If investments to help rural small-scale farmers adapt to climate change do not substantially increase, we risk widespread hunger and global instability, warned Gilbert F. Houngbo, President of the International Fund for Agricultural Development (IFAD), ahead of next week’s Climate Adaptation Summit.
This follows a recent United Nations’ announcement that 2020 was one of the warmest years on record, with catastrophic temperature rises expected this century.
“It is unacceptable that small-scale farmers who grow much of the world’s food are left at the mercy of unpredictable weather patterns, with such low investment to help them to adapt,” said Houngbo.
“They do little to cause climate change, but suffer the most from its impacts. Their increasingly common crop failures and livestock deaths put our entire food system at risk. It is imperative that we ensure they remain on their land and sustainably produce nutritious food. If not, then hunger, poverty and migration will become even more widespread in the years to come.”
In response, Houngbo will announce the launch of IFAD’s Enhanced Adaptation for Smallholder Agriculture Programme (ASAP+) at the Climate Adaptation Summit on 26 January, alongside IFAD’s Goodwill Ambassadors Idris and Sabrina Elba who will discuss the topic with Alexander de Croo, Prime Minister of Belgium, and Dag Inge Ulstei, Norway’s Minister of International Development.
Only 1.7 percent of global climate finance – a fraction of what is needed – goes to small-scale farmers in developing countries despite their disproportionate vulnerability to the impacts of climate change, according to a report released by IFAD at the end of 2020.
ASAP+ intends to change this. It is envisioned to be the largest fund dedicated to channelling climate finance to small-scale producers. It aims to mobilise US$500 million to reduce climate change threats to food security, lower greenhouse gases and help more than 10 million people adapt to weather changes. Austria, Germany, Ireland and Qatar have already pledged commitments.
ASAP+ will focus on low income countries that depend the most on agriculture and face the greatest challenges in terms of food insecurity, rural poverty and exposure to climate change.
It aims to bring 4 million hectares of degraded land under climate resilient practices, and sequester around 110 million tons of carbon dioxide equivalent over 20 years. It will also help countries achieve their nationally determined contributions set under the Paris agreement.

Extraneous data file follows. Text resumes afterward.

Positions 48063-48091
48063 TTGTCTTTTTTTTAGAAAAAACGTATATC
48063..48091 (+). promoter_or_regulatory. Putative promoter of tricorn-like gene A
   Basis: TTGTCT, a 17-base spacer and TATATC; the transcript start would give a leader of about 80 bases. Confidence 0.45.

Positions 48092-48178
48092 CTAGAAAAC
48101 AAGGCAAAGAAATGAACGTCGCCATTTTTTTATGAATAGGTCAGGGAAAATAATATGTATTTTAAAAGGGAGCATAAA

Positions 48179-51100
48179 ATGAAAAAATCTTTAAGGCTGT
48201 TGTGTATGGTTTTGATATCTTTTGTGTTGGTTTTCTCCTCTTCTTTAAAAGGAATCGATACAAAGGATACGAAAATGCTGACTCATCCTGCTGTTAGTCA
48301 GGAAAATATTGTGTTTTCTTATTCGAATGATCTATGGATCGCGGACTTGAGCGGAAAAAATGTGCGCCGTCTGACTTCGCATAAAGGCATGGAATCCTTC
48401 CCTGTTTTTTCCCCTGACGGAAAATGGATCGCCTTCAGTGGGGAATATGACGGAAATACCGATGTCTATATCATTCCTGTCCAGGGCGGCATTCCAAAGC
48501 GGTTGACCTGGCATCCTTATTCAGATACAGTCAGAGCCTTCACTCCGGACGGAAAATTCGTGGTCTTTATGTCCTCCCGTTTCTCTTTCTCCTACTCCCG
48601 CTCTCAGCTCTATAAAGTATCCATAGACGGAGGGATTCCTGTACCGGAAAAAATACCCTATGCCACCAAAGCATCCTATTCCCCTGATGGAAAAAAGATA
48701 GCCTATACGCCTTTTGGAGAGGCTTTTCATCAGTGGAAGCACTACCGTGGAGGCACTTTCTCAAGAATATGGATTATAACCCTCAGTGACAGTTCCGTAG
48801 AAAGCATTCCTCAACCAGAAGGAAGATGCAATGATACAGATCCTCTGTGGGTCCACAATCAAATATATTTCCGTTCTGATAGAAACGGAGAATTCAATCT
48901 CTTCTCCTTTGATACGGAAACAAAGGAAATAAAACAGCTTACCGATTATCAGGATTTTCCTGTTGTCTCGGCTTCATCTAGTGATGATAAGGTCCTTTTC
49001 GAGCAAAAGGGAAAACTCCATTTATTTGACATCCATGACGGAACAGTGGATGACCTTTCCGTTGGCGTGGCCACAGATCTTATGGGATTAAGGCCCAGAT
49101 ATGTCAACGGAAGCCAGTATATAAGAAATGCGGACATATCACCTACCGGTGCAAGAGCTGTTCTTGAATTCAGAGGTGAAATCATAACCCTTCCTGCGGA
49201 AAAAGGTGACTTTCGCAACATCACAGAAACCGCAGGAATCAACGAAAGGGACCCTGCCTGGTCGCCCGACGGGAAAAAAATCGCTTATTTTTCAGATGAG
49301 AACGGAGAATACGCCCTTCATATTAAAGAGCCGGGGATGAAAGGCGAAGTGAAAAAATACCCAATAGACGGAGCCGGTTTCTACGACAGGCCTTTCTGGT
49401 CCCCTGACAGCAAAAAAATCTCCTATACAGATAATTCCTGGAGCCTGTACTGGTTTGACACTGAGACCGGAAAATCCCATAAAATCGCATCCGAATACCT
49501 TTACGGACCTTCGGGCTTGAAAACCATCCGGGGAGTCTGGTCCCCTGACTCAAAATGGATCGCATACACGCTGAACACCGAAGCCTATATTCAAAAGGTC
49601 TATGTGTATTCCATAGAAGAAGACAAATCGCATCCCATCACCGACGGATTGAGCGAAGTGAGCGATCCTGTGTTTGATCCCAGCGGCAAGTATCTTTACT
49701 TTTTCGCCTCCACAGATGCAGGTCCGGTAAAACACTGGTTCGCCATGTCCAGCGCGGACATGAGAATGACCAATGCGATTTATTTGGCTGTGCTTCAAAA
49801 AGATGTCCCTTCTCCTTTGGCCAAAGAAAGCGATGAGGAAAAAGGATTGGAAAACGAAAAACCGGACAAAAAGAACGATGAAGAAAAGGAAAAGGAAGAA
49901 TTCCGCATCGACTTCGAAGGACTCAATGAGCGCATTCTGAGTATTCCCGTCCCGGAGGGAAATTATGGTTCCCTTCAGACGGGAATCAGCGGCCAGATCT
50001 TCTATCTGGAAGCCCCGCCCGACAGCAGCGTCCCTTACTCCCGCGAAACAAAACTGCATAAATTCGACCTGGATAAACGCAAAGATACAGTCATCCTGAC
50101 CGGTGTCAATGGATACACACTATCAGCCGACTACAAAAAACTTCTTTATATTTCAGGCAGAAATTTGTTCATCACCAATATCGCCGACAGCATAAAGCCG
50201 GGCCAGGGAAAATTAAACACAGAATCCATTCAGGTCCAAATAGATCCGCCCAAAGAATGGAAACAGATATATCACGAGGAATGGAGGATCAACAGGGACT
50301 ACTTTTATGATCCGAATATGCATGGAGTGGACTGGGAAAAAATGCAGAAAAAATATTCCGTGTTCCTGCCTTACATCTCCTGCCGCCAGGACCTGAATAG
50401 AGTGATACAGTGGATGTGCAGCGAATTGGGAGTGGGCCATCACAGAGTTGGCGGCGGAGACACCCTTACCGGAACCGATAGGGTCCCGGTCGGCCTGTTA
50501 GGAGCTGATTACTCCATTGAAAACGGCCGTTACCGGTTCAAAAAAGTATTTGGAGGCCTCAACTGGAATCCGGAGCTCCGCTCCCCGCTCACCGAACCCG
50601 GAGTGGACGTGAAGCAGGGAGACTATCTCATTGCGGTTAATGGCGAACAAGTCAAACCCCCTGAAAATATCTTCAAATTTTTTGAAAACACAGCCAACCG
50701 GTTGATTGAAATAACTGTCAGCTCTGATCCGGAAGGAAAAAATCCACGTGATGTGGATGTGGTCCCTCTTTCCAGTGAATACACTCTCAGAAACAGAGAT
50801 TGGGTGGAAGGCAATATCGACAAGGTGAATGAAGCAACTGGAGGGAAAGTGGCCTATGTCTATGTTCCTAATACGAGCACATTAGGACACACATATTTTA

“Small-scale farmers in rural areas play a pivotal role in ensuring sustainability, stability, and security in the world. Climate adaptation funding must not leave them behind,” said Jo Puri, Director of IFAD’s climate change division. “ASAP+ will contribute to the global call for reducing greenhouse gases while ensuring significant income-related benefits for rural farmers and other vulnerable people.”
Small-scale farming systems currently produce half of the world’s food calories, but are often entirely reliant on natural resources, including rain. As a result, they are at significant risk from increasing temperatures, erratic rainfall, pest infestations, rising sea levels, and extreme events such as floods, droughts, landslides, typhoons and heat waves.
Recent research supported by IFAD shows that the production of important staple crops such beans, maize, and cassava could decrease by as much as 50 to 90 percent by 2050 in parts of Angola, Lesotho, Malawi, Mozambique, Rwanda, Uganda, Zambia and Zimbabwe due to climate change, which would result in substantial increases in hunger and poverty.
If nothing changes, climate change could push more than 140 million people to migrate by 2050. Price volatility is also expected, as natural disasters in one part of the world can cause the price of grain everywhere to increase by more than 50 percent.
ASAP+ builds on IFAD’s Adaptation for Smallholder Agriculture Programme (ASAP) which has already channeled $300 million to more than 5 million farmers in 41 countries with investments in promoting climate-sensitive agricultural techniques and nature-based solutions, and access to infrastructure and technologies such as small-scale irrigation, rainwater harvesting systems, weather information and drought- and flood-resistant crops.